- The Washington Times - Monday, June 23, 2003

Metro officials have increased fees for parking and riding buses and subways to reduce a $48 million budget deficit, but will not discontinue such perks as free rides for its more than 10,000 employees, which could generate as much as $17.5 million a year.

General Manager Richard A. White said the agency “treats every dollar of expense or revenue as a critical dollar,” but said free rides for employees and retirees is a long-standing tradition.

“The benefit has been in effect since the beginning of time,” he said.

Mr. White said the perk is “entirely consistent with other transit systems,” and that it encourages employees to ride the system. Employees who use the system also can spot areas for improvement and make suggestions, he said.

Donna Aggazio of the American Public Transportation Association said it is standard practice for mass-transit systems to offer free rides to employees. A spokesman for the New York City system said retired employees receive free passes, as do Metro’s 1,660 retirees.

“It’s not unreasonable to offer free rides,” Mr. White said.

However, Jim Graham, D.C. Council member and chairman of Metro’s board of directors, said the perk may be unnecessary.

“We should not automatically accept this,” he said. “In tight budget times, when we’re facing cuts in services, this ought to be reviewed with everything else,” said Mr. Graham, who plans to discuss the issue with Mr. White.

A Metro spokesman said the agency could not estimate the amount of potentially lost revenue. The Washington Times based its estimate on the agency’s 10,141 employees using a subway to commute to work each work day.

“Wow. I had no idea it was that amount of money,” Mr. Graham said. “I am concerned.”

The free-ride program is also available to about 3,000 police officers of the Metropolitan Police Department and other agencies.

According to The Times’ calculations, if each employee who commutes five days a week paid the new, minimum fare of $1.20 one way, Metro could generate an extra $5.8 million. If each paid the new maximum fare of $3.60 each way, Metro could earn an additional $17.5 million.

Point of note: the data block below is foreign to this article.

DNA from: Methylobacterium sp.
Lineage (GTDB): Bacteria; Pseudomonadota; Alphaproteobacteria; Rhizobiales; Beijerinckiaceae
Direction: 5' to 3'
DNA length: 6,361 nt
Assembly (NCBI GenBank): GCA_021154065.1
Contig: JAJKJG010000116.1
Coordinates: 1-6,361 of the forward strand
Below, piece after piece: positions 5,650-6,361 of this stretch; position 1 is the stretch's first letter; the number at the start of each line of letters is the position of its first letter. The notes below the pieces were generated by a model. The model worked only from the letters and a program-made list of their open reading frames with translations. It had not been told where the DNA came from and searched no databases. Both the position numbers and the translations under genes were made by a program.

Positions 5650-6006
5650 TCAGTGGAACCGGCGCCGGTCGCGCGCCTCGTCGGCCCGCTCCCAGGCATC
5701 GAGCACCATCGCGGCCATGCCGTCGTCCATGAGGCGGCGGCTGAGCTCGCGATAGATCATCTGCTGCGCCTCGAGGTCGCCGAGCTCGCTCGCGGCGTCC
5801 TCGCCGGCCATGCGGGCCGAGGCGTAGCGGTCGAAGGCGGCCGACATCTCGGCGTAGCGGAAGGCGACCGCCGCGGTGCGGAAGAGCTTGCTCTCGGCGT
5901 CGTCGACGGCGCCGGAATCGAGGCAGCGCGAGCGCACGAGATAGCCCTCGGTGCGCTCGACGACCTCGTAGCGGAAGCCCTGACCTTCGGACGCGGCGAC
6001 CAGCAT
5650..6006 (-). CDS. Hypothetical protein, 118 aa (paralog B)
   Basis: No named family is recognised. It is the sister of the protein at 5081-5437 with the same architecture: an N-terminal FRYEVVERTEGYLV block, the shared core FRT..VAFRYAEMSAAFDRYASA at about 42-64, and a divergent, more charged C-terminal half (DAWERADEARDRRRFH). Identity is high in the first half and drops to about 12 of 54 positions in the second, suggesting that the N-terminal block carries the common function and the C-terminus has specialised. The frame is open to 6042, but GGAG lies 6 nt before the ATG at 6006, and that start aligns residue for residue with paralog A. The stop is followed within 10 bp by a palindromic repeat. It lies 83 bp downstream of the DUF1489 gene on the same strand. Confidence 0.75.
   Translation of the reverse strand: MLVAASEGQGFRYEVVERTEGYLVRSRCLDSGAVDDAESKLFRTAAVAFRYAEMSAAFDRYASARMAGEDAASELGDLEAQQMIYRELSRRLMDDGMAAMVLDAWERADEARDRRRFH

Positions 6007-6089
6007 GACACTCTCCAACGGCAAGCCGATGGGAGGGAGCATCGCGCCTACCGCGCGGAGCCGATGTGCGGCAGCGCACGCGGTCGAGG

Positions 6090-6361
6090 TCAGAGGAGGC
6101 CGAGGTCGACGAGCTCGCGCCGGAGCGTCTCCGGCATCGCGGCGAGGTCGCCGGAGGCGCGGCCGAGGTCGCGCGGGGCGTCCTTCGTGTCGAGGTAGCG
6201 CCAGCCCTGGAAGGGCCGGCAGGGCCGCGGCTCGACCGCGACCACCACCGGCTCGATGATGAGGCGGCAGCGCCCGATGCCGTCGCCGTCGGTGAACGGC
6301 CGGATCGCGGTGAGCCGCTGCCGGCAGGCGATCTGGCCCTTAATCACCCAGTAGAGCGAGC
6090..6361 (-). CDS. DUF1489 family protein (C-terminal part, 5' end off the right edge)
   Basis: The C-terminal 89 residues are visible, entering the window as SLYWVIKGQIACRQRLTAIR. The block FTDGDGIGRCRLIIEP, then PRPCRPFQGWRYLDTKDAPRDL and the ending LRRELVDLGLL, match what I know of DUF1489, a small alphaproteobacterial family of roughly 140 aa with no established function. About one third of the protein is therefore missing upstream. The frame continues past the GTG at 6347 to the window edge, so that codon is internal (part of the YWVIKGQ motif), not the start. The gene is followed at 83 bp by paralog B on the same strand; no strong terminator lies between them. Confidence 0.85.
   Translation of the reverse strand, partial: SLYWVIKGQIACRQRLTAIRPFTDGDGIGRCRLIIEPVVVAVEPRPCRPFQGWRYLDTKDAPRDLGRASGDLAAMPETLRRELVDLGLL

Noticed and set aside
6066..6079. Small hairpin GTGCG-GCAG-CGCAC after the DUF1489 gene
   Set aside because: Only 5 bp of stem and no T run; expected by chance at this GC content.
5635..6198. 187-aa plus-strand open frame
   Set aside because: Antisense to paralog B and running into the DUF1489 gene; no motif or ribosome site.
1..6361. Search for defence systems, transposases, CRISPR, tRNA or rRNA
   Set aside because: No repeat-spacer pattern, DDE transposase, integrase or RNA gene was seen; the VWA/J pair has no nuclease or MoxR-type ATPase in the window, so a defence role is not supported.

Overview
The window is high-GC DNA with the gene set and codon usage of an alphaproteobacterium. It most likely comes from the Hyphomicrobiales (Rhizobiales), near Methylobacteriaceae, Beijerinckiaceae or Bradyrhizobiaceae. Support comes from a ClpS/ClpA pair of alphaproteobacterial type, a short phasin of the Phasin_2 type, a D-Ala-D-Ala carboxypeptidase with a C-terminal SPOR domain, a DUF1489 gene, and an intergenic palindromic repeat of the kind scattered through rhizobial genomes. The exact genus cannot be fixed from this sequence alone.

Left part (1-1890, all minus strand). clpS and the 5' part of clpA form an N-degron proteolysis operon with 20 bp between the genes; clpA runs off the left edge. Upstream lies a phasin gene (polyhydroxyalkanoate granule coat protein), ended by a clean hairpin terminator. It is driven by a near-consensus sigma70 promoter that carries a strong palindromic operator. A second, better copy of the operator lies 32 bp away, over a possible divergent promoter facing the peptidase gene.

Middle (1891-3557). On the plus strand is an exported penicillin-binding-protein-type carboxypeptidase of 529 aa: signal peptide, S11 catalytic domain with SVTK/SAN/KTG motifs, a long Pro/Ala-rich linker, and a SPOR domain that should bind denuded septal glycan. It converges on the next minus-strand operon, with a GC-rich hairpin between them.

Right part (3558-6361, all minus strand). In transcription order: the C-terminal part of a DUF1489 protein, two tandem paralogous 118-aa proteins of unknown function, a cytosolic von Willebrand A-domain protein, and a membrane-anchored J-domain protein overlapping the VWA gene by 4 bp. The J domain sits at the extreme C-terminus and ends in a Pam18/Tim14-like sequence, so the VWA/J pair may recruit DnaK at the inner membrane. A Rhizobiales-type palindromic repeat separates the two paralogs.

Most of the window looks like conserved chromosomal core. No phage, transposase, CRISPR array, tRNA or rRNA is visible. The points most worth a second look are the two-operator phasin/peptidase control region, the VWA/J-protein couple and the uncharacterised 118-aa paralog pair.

Metro has a $1.2 billion budget comprising a $900 million operating budget and a $300 million Capital Improvement Program. Though ridership has increased over the last four years, the trend slowed this past year because of terrorism fears and a harsh winter. At the same time, budget crunches in state and local governments have reduced subsides for Metro, which does not have a dedicated revenue source.

Metro has also increased its expenses recently by extending weekend hours, adding police officers and implementing its SmarTrip card technology. As a result, the agency had to cut 260 positions to offset the budget shortfall.

The fare increases, which take effect Sunday, raise the base fare for rail and bus from $1.10 to $1.20. Parking rates will increase 75 cents to $3 at most lots.

Maximum rail fare will increase from $3.25 to $3.60, and reserving a monthly parking spot will cost $95, up from $65. The cost of one-day rail passes will increase from $5 to $6; seven-day passes will increase from $25 to $30.

Metro also will eliminate the 10 percent bonus that had been added to fare-card purchases of $20 or more. The rail-to-bus paper transfer is to be eliminated, but not until SmarTrip technology is installed on Metro buses later this year. SmarTrip card holders will then receive a 40-cent discount on bus-to-train and train-to-bus transfers.

The increases and cuts will generate about $40 million, and $6 million will go to fund an escalator- and elevator-improvement program. Metro will close the remaining $14 million gap by eliminating the positions, many through early retirement.

Despite the cost-cutting measures, Metro was still forced to dip into an operating reserve fund to cover the remaining $5 million shortfall.

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